​ ​

5 Best Thoracic Mobility Exercises

Reduce neck and back pain, improve range of motion, and increase overall daily functional strength with these guided thoracic mobility exercises. The thoracic spine, or t-spine, is the longest portion of the spine found in the upper back. This area is commonly tight and painful for people who work desk jobs – which can lead to poor posture, upper back pain, and difficulty breathing.

If you spend your day hunched over a desk or babies, you need to include these thoracic mobility exercises in your daily routine.

I personally started focusing more on my own mobility routine after experiencing a meniscus tear and the following knee surgery. While recovering from surgery, I began to experience more back and neck pain, likely due to muscle imbalances and being more sedentary.

These are the thoracic mobility exercises I now include in my daily routine, designed to reduce pain and increase range of motion, flexion, extension, and rotation through the upper back.

The thoracic spine, or “t-spine”, is the upper and middle part of our spines, and designed to both offer spinal stability and movement through the upper back. Tightness in this area of the spine can limit our range of motion, lead to poor posture, and even cause difficulties with breathing.

Good thoracic spine mobility is essential for our everyday activities, such as overhead lifting, bending, and twisting.

woman performing foam roller thoacic mobility exercise

5-Minute Thoracic Mobility Routine

Five of the best thoracic mobility exercises to improve thoracic spine mobility and reduce pain in the middle back and upper back.

I suggest incorporating mobility workouts like this one to your home workout plan 1-2 times per week to protect and maintain healthy joints and muscles.

Workout Equipment:

Foam Roller. Or substitute a throw pillow.

Workout Instructions:

Follow along with the guided Thoracic Mobility Routine Video on YouTube, led by certified personal trainer Lindsey Bomgren. 

Your Workout Looks Like This:

  • 5 Thoracic Mobility Exercises
  • Timed Intervals (40 seconds of work, 20 seconds of rest)
  • Perform Each Mobility Exercise x1 (no repeats)
woman performing thread the needle thoracic mobility exercise

Prefer to Watch On YouTube?

youtube icon T-Spine Mobility

Workout Outline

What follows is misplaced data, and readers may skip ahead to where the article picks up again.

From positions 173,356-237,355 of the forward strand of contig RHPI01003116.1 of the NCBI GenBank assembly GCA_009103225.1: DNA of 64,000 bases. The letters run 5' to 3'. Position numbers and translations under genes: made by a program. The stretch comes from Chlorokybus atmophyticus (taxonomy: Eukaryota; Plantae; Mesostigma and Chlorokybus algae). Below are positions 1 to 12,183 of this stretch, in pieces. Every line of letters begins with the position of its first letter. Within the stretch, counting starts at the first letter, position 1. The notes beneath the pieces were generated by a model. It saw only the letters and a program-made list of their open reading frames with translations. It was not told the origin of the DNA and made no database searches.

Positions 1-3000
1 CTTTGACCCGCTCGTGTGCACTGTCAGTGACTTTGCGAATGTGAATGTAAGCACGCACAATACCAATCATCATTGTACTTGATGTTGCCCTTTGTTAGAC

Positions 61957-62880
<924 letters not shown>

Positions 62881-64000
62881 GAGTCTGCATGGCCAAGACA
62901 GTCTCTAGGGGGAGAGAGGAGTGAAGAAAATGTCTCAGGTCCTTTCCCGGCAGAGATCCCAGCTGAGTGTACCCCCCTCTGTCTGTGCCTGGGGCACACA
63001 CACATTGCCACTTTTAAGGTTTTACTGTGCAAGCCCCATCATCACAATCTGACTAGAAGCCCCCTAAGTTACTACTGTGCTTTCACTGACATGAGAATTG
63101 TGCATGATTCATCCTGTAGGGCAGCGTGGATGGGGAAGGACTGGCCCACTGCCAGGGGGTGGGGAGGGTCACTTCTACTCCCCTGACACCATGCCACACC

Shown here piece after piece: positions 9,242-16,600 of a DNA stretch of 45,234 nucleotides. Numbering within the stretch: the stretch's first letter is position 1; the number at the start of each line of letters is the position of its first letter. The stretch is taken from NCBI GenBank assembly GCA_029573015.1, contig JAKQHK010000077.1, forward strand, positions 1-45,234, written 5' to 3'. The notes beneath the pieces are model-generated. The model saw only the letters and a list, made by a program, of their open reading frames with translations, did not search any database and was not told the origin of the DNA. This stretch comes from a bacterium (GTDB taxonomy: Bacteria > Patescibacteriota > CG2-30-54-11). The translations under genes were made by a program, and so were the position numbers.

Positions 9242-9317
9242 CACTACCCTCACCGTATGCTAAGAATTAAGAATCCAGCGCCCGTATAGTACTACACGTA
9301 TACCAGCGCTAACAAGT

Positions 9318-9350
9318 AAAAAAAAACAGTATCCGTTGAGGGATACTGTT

1. Thoracic Spine Extension
  2. Cat/Cow Pose
  3. Table Top Thoracic Rotation
  4. Thread the Needle
  5. ½ Kneeling Thoracic Spine Windmill

5 Thoracic Mobility Exercises

Thoracic Spine Extension

I love adding a foam roller for additional flexion and extension of the spine. If you don’t have one available, you can prop your upper back on a throw pillow.

woman performing thoracic spine extensions on a foam roller

How To Do Thoracic Spine Extensions

  1. Lie on the floor with a foam roller placed horizontally behind your upper back, just below your shoulder blades. Your knees should be bent with your feet flat on the floor. Rest your fingertips lightly behind your head, elbows out wide.
  2. Inhale, slowly extending your head and neck up and over the foam roller, feeling a good stretch in your upper back. Think about lifting your chest towards the ceiling without letting your rib cage flare.
  3. Then exhale, curling your head, neck and shoulders up towards your belly button, creating flexion in the spine.

Cat/Cow Pose

The simple cat-cow pose improves blood flow between the vertebrae of your spine. Great for relieving back pain and stress tension.

woman showing cat pose and cow pose as example of best thoracic mobility exercises

How To Do Cat/Cow Pose

  1. Start in a table top position (quadruped) on your hands and knees. Shoulders are stacked over wrists and hips are stacked over knees.
  2. Find a neutral spine — think of the spine as a straight line connecting the shoulders to the hips. Keep the neck long by looking down and out.
  3. Inhale, dropping your belly and lifting your gaze towards the ceiling, extending through your lower back to find cow pose.
  4. Then exhale, finding cat pose by pressing through your palms as you tuck your tailbone and drop your head, gazing towards your belly button.